Brooklyn - Tension, excited hope, disapointed exaltation, wasted opportunities, exhaustion, frustration, finally, one hit, one run and we can all go home.
It is a ballgame the players in Thursday night's matchup between the Brooklyn Cyclones and Staten Island Yankees could have won or lost a lot of different ways.
That's no new kind of story. But these aren't seasoned vets. These aren't even seasoned Double-A ballers. These are your hungriest. Most of them in their first year of professional baseball, untamed, unadjusted, but you can see, already, the ones that are quickly adjusting. They ease into the challenge, not without difficulty, but with a clear kind of focus and drive that guys that have been playing baseball all their lives always seem to have.
Thursday night's game that was on display in every inning, every pitch, every botched ball, gutsy play, solid hit and fruitless swing.
Gabriel Ynoa was on the hill for the Cyclones. He opposed the Yankees Andrew Benak. Both righties have had a measure of success with a good dose of failure. The Cyclones have come ahead in the race, with a 19-11 record, while Staten Island has gone the opposite direction, going 12-18.
Ynoa entered the game 1-1 with a 3.30 ERA. Benak came in a bit more bruised with a 5.09 ERA. Despite those numbers both pitchers showed early what they're capable of. The hits did not come, walks were not issued. Not for awhile anyway. Fifteen innings. Clean. The game was won, of course, in the bullpen.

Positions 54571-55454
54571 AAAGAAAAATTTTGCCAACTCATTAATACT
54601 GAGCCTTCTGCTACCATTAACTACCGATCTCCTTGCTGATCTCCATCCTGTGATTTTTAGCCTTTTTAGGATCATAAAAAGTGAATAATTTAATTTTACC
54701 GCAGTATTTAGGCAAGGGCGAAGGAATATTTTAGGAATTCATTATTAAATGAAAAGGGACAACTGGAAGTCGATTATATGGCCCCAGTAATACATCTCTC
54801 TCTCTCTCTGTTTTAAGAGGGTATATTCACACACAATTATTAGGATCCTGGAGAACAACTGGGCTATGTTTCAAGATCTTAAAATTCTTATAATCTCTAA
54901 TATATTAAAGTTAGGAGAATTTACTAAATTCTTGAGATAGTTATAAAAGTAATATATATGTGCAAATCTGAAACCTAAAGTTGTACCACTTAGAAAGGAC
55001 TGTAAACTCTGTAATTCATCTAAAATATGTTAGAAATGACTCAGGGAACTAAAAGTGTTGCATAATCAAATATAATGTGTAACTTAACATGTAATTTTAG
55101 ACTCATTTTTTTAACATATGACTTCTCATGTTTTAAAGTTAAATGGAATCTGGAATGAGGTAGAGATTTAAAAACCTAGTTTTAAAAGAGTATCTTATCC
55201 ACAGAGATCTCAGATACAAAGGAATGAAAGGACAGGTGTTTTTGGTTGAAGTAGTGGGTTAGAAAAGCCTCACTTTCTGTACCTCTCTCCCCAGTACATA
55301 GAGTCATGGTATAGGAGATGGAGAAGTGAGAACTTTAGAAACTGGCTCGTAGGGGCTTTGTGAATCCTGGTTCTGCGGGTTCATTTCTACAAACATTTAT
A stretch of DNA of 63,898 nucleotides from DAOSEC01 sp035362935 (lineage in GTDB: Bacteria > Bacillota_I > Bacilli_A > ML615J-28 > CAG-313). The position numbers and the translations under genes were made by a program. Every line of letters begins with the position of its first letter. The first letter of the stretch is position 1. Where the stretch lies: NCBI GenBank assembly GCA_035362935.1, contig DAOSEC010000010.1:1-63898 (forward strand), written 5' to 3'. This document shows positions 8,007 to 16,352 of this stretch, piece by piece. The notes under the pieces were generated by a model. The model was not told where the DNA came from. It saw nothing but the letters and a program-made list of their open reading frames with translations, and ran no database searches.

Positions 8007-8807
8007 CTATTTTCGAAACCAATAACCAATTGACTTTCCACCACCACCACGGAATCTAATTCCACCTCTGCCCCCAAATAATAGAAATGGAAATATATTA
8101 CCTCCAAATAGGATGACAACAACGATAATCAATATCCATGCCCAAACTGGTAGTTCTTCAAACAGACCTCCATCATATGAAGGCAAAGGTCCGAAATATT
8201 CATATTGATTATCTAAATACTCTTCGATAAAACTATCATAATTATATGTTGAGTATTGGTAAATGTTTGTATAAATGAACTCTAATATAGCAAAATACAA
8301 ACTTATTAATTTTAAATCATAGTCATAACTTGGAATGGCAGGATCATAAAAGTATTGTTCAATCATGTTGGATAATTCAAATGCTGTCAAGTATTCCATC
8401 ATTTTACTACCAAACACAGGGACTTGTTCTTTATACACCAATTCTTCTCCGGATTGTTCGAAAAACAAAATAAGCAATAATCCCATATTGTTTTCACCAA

When DH Saxon Butler, the New York Penn League RBI & home run leader, was stopped at third in the 14th after catcher Peter O'Brien singled, that felt like it had to be it. Butler could've been waved home, but Staten Island manager Justin Pope chose to hold him. He explained, post-game, that Matt Snyder was hitting hot. Pope, a first year manager, had to go with his gut. He believed Snyder would get that run home. It's that instinct every manager has to trust. Regardless of the outcome. Pope, like his players, is in the learning stages, too. But that's lesson one. No manager can second guess himself or his players once he's made a strategic decision.
There was no result in that inning, other than Snyder flying out to Mets big name prospect Brandon Nimmo.
Late into the night and diehard fans were shouting, making the game feel a lot more meaningful. The emotions were heightened.
Shaky defense showed up a bit. A few plays were misread. But it didn't lead to disaster.
The ending, for all that dramatic, grueling journey, was quiet and simple.
In the 15th, the Cyclones finally put together an inning that produced a singular result: Dimas Ponce doubled, Jonathan Clark singled, Ponce advanced to third, Richie Rodriguez with a sac-fly, Ponce scored. Staten Island could not make a threat a promise and Tyler Vanderheiden got his sixth save of the season.
Cyclones manager Rich Donnely summed it up.
"Pitching, pitching, pitching," he said on the field as his victorious players filed off the field.
It is a small game in the big picture of their careers, but in their short careers, that game felt big. At least for four hours and twelve minutes.